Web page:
Enforcement of Current Orders

What is an enforcement? How do I enforce an order?

An enforcement is how you make the other side do what they're supposed to do. The court will "force" the person to follow the court order, or they pay the consequences.

In order to enforce an order, you first need an order. This can be a temporary order, a child support order, a visitation order, or even a final decree of divorce. Until you have an actual order from the Court, there is nothing to enforce.

Enforcement of child support

When a parent is ordered to pay child support, the order contains very specific language stating exactly: 

  1. Who is supposed to pay child support;
  2. How much child support they must pay;
  3. When the payment is due;
  4. Who they are supposed to pay the money to; and 
  5. Where they are supposed to send the payment.

If they fail to pay as specified in the order, the other parent may file an enforcement for child support.

Enforcement of possession and access

Just as the order specifies exactly how child support is to be paid, it also specifies exactly when each parent may see their children, including: 

  1. The date and time visitation is to begin;
  2. The location where the children are to be picked up at the beginning of that visitation;
  3. The date and time visitation is to end; and
  4. The location where the children are to be dropped off at the end of that visitation.

If any of the conditions above are not followed, the parent that is denied visitation may file an enforcement for possession and access.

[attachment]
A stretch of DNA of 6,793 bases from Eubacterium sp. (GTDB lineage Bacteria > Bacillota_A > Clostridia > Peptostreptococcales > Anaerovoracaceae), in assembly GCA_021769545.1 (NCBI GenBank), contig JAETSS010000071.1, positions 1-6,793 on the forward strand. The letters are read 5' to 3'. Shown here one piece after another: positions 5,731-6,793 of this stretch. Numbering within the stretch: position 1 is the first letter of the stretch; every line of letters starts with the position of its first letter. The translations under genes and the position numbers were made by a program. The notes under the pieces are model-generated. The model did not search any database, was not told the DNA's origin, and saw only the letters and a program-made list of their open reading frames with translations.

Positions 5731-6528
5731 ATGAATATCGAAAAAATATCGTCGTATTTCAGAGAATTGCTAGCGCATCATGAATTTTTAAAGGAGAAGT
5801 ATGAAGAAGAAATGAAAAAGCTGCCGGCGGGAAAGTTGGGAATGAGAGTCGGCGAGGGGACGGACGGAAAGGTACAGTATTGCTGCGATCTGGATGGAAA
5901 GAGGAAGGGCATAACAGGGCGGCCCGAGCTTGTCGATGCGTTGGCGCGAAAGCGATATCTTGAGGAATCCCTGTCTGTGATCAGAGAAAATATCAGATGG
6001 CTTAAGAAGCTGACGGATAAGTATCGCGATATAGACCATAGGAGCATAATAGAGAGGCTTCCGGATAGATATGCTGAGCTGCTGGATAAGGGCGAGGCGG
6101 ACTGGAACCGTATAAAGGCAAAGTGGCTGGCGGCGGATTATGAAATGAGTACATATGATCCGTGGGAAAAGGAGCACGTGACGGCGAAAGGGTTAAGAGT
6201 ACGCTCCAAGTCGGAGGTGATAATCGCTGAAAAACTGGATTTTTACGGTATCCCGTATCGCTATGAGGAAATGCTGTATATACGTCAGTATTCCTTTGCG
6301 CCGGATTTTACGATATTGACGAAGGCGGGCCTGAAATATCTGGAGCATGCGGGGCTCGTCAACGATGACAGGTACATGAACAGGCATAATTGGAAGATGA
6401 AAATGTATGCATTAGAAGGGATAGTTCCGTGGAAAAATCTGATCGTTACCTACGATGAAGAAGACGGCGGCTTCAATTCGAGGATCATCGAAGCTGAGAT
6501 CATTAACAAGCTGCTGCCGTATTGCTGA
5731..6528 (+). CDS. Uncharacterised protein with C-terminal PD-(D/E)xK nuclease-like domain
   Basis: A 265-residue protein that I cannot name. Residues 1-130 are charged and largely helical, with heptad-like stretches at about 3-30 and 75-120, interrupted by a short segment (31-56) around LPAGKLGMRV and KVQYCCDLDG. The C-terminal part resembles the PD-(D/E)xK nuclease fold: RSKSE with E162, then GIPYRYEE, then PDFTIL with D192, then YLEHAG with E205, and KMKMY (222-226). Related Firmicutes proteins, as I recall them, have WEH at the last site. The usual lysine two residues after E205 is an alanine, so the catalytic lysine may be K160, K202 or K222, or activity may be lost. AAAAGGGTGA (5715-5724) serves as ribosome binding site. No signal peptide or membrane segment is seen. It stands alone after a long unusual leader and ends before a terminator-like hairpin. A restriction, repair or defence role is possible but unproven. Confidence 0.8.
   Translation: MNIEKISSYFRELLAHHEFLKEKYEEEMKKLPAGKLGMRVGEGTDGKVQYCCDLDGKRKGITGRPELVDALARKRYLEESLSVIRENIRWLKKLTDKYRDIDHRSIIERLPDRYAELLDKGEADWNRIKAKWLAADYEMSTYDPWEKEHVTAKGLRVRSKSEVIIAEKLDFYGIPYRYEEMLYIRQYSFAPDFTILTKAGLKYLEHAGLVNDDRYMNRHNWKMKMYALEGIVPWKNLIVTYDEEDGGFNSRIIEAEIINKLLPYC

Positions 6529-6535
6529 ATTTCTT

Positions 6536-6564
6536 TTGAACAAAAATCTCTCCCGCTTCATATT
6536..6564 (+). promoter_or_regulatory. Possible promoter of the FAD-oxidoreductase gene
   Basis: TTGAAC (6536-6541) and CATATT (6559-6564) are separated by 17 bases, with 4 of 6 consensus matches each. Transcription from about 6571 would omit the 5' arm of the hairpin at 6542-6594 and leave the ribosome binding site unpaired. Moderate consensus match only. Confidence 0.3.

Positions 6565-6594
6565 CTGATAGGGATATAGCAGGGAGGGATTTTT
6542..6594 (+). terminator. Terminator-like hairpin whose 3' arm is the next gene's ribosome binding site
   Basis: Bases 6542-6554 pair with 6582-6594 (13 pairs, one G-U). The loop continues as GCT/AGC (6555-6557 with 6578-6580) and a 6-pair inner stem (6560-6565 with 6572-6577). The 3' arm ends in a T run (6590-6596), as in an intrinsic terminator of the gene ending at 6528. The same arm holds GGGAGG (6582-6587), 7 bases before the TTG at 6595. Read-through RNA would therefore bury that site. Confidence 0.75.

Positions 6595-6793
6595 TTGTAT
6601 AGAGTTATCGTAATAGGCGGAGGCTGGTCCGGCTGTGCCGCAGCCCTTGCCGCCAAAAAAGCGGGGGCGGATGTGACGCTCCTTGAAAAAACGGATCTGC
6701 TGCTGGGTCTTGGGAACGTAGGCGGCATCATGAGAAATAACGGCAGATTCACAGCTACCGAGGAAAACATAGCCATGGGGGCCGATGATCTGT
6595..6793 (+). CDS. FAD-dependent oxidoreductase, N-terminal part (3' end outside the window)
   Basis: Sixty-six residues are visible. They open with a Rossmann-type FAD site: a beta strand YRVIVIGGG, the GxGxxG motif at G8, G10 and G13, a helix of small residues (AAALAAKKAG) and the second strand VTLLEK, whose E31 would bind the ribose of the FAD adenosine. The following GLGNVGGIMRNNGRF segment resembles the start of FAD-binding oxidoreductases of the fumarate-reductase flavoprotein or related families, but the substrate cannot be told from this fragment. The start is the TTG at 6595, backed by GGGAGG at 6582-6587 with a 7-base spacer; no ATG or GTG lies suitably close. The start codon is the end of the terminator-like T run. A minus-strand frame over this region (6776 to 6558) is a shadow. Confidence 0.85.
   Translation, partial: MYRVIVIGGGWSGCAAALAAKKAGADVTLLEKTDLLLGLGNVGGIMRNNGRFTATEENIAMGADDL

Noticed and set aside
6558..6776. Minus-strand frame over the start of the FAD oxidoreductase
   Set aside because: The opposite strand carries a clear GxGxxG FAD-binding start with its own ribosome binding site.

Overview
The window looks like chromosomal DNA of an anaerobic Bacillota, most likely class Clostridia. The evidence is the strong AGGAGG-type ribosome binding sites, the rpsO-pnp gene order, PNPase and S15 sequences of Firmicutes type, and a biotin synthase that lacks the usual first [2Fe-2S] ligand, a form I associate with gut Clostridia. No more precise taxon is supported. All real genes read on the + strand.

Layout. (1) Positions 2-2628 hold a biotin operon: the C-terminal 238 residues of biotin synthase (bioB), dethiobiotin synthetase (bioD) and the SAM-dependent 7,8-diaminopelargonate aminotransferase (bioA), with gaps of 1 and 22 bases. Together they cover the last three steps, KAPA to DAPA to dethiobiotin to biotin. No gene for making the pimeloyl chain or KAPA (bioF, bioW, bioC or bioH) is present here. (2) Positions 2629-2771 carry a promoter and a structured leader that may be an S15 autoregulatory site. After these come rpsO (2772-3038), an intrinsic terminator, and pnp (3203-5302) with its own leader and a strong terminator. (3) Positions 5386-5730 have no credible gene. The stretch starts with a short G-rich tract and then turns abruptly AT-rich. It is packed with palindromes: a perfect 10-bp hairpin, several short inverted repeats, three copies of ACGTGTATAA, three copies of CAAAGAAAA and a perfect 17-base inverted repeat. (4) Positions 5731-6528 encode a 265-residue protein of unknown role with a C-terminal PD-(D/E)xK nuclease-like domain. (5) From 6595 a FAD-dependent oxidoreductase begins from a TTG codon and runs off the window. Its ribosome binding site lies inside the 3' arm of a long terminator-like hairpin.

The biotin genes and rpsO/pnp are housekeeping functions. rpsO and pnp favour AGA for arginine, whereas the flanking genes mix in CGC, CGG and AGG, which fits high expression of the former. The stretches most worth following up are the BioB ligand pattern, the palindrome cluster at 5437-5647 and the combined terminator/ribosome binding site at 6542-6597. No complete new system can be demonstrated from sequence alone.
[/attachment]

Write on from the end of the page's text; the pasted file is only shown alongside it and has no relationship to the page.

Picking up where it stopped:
A violation of the child support order is very clear -- if the child support is not paid, a violation has occurred. A violation of the visitation order is more complicated. For example, if the custodial parent moves and refuses to provide their new address to the non-custodial parent, this would be a violation of the visitation order if the non-custodial parent cannot exercise their visitation because they do not know where to pick up the children. 

Consequences of violating a court order

If either party violates the court order, the Court can find them to be in contempt of court. The punishment for this can be a fine, probation, or even jail time. The exact punishments the violator may face are outlined in their original order, and the Court has discretion in determining punishments.

However, the Court does not have discretion in all matters. One example is attorney fees. If you are found to be in contempt of court, you will be ordered to pay the attorney fees, court costs, and expenses of the other party. The general idea is that the innocent party should not be out any money because the guilty party decided they did not want to follow the court order.


Enforcements may be prosecuted on a flat fee basis. The exact fee will depend on whether this is a child support or visitation enforcement, as well as the amount and type of evidence available to prosecute the case. For example, if witnesses or documents will need to be subpoenaed, the fee will be increased to cover the added expense. At your first appointment, we will discuss the specifics of your case, including the type of evidence necessary to prove your case and the likelihood of success.

Enforcements are never defended on a flat fee basis. All enforcement defense are done on an hourly plus expenses basis. This means you will be billed an hourly rate for all work done on your case, plus for all expenses. As with the enforcement prosecution, at your first appointment, we will discuss the specifics of your case, including possible defenses and whether it would be to your advantage to take the case in front of the judge or settle with the other party.